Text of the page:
Cinema

Convoluted, woeful mishmash with no central story: How to Talk to Girls at Parties reviewed

12 May 2018

9:00 AM

12 May 2018

9:00 AM

How to Talk to Girls at Parties is set in the 1970s and has punk as the backdrop and an excellent cast (Nicole Kidman, Ruth Wilson, Elle Fanning). It also features what could be a decent premise (boy who treats girls as if from another planet meets actual girl from another planet). But everything it has going for it is undone by what it doesn’t have going for it, which is substantial. This could, in fact, have been titled How to Stay Awake Once You’ve Lost All Patience because, I now know, staying awake once you’ve lost all patience makes talking to girls at parties look like a walk in the park, frankly.

The film is extrapolated from a very short story (only 18 pages) by the science-fiction writer Neil Gaiman and is directed by John Cameron Mitchell (Rabbit Hole; several episodes of Girls) who wrote the screenplay with Philippa Goslett (Mary Magdalene; oh dear). The setting is London (Croydon) and it’s 1977 so it’s punk on the one hand and the Queen’s jubilee on the other. The opening scenes are all bunting and street parties and space hoppers with The Damned on the soundtrack, but after that the film doesn’t much bother with the era specifically. This is a pity, as I was hoping for those balls on a string (clackers?) that took people’s eyes out yet were still all the rage.


Our hero is 15-year-old Enn (Alex Sharp) who lives with his mum (Joanna Scanlon, wasted) and has two friends, Vic (Abraham Lewis) and John (Ethan Lawrence, gratingly basing his performance on James Corden). They are off to a punk gig and then, hopefully, the after-party. They want to get laid, and are cook-a-hoop to note that the gig is ‘teaming with gash’. They refer to a girl named Tracy as ‘Tracy, the slag’ and then amend this to ‘Tracy, the magnanimous’ and then ‘lady bitch’. This is supposedly made all right by the ‘journey’ they go on, but as the ‘journey’ is so poorly handled, once I’d recoiled that was that, I could not un-recoil. I was with Tracy.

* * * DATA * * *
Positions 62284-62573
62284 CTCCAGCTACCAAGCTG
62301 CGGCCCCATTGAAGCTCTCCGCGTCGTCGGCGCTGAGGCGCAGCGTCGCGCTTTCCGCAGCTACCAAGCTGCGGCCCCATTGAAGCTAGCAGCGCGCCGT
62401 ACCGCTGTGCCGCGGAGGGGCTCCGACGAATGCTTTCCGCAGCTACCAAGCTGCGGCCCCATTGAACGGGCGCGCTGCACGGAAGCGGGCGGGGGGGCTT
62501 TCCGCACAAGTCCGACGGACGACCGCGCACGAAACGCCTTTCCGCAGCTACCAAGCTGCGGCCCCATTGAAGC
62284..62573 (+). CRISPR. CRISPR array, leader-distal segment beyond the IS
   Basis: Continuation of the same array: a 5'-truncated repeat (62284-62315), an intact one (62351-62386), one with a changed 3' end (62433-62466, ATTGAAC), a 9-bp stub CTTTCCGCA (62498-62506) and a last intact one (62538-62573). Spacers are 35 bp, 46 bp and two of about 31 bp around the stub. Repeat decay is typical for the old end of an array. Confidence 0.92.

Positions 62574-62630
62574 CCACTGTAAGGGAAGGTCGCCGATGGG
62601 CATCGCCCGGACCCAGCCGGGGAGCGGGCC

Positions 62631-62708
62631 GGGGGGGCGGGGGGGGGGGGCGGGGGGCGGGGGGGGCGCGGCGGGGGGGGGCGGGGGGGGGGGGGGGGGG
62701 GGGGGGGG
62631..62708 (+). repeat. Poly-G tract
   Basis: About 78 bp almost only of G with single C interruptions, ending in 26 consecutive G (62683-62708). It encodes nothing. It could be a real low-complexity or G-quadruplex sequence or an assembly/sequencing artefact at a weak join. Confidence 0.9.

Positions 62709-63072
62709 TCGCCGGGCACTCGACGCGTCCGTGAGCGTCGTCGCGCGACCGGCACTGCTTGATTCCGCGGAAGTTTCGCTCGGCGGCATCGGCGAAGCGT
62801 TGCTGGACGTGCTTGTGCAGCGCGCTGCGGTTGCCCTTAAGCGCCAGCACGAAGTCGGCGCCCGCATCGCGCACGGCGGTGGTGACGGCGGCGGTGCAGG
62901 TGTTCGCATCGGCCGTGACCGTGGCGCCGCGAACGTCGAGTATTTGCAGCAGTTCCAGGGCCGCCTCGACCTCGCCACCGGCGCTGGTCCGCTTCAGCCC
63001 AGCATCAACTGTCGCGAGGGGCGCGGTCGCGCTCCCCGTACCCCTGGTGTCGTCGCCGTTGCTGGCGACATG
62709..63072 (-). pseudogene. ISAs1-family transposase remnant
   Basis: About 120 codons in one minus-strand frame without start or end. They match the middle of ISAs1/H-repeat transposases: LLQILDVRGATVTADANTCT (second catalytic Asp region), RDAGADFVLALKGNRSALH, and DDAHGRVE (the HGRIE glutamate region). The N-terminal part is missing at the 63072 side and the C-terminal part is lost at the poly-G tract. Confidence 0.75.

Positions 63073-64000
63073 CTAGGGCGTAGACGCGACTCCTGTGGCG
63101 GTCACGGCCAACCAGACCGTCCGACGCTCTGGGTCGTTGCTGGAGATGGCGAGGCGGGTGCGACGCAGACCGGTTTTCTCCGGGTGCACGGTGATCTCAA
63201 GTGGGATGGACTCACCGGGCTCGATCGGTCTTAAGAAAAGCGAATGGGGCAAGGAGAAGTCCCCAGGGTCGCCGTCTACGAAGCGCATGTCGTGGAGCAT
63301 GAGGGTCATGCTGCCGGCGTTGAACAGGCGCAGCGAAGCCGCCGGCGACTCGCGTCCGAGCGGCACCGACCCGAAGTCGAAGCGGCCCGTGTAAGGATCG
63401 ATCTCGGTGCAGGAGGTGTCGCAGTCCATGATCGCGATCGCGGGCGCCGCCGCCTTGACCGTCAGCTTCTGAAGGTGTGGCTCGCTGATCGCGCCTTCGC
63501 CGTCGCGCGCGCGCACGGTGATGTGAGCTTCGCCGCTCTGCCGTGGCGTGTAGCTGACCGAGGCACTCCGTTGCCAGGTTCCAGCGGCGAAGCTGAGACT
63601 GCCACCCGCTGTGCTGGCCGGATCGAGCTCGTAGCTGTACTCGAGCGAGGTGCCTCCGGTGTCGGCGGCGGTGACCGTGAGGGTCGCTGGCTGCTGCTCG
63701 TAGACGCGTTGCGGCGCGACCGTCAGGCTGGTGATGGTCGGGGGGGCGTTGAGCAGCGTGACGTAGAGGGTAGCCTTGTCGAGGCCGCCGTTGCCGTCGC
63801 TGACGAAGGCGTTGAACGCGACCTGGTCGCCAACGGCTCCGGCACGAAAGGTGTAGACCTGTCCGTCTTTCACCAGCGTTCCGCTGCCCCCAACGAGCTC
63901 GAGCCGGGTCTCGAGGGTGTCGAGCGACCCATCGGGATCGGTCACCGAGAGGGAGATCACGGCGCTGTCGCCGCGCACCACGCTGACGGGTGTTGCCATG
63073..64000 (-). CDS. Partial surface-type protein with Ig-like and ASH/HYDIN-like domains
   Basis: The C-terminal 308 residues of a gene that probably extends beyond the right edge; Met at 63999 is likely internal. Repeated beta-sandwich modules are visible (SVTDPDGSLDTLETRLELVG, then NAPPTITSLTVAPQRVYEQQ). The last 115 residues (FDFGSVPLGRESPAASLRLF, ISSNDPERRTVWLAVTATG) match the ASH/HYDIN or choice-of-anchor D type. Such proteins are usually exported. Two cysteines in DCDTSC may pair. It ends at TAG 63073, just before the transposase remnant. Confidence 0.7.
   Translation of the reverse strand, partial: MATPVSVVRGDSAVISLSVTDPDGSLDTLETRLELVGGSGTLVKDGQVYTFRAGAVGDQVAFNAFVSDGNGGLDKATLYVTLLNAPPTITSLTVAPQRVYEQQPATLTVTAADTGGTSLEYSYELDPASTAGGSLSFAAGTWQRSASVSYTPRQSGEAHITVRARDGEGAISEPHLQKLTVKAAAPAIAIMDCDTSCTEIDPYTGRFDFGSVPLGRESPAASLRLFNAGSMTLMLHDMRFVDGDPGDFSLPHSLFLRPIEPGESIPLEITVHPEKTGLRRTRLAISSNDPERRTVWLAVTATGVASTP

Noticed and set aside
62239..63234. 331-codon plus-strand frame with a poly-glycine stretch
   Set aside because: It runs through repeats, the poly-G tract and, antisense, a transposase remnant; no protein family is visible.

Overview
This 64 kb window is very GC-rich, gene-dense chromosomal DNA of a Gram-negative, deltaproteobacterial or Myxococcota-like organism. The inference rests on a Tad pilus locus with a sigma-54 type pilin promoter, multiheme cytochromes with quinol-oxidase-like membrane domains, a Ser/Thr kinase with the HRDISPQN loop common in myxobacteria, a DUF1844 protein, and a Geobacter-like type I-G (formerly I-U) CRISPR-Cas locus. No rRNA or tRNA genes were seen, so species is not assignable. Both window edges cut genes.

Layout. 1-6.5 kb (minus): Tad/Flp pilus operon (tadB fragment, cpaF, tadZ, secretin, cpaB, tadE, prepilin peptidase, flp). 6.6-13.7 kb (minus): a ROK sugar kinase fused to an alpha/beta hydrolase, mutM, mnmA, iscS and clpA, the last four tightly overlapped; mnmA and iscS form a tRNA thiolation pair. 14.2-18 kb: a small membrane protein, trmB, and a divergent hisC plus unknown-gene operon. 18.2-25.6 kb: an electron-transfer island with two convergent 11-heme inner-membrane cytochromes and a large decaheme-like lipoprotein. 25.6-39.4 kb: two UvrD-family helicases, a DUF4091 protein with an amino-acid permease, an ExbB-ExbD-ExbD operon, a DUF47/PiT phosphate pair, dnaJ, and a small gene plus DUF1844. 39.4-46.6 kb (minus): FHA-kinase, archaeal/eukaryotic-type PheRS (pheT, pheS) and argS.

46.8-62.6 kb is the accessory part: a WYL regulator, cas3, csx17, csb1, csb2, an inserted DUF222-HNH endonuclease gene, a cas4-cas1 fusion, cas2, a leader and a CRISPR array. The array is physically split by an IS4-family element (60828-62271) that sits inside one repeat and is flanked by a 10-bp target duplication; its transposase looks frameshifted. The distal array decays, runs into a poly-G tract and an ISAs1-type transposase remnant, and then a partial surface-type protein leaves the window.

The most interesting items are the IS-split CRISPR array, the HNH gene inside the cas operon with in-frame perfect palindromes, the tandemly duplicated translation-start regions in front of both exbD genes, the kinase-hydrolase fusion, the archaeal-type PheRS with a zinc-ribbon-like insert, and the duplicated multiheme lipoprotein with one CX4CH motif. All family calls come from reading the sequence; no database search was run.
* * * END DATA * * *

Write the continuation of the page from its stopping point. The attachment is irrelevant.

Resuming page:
The gig is presided over by Queen Boadicea (Nicole Kidman), an East End Australian (judging by the accent) and angry punk-band matriarch with a Toyah Willcox hair-do and terrible lines to shout — ‘shut your gaping gob!’ There is no character work, just the shouting. The boys make it to what they think is the after-party but, my, the people are weird with the women wearing latex S&M outfits — or at least a school production’s idea of S&M outfits — as they perform bendy gymnastics to electronic music. Here, the choreography is so absurdly bad they’d be instantly buzzed off Britain’s Got Talent unless Amanda was in the mood for putting them through just to annoy Simon, which sometimes happens.

The boys, it turns out, have stumbled into a house filled with aliens on an educational tour of Earth. Enn meets Zan (a doe-eyed, ethereal Elle Fanning) while Vic gets taken upstairs by ‘Stella’ who is not the ‘Stella’ that is Ruth Wilson (wasted). Is there more than one ‘Stella’? Confusing, as so much is. The Stella who isn’t the Stella that is Ruth Wilson does sexual stuff to Vic that we can’t properly see, then divides into two people, the other beinga man. I don’t expect to be spoon-fed, but do expect to be given some vague idea of what’s going on, and we never are. (What’s with the girl with six fingers? What’s with the old stern woman in white? What’s the point of employing CGI that’s so bizarrely unsophisticated it puts you in mind of The Tomorrow People? What’s the time and how much more of this is there to go?)

This is a convoluted, woeful mishmash with nothing that feels essential to the central story, as there is no central story. Enn and Zan fall in love but this isn’t the central story, because now the aliens have gathered to explain their (wholly incomprehensible) world-view. But this isn’t the central story either, because now Matt Lucas has popped up, but this isn’t the central story… and so on. It’s as if every instrument in an orchestra were playing their own tune. Ideally,a film like this would work as a kind of cross between Jubilee and Starman but as it has nothing to say about punk, and the romance element is unaffecting, it doesn’t approach either. And once you’ve lost patience? Let me tell you, staying awake is hard.

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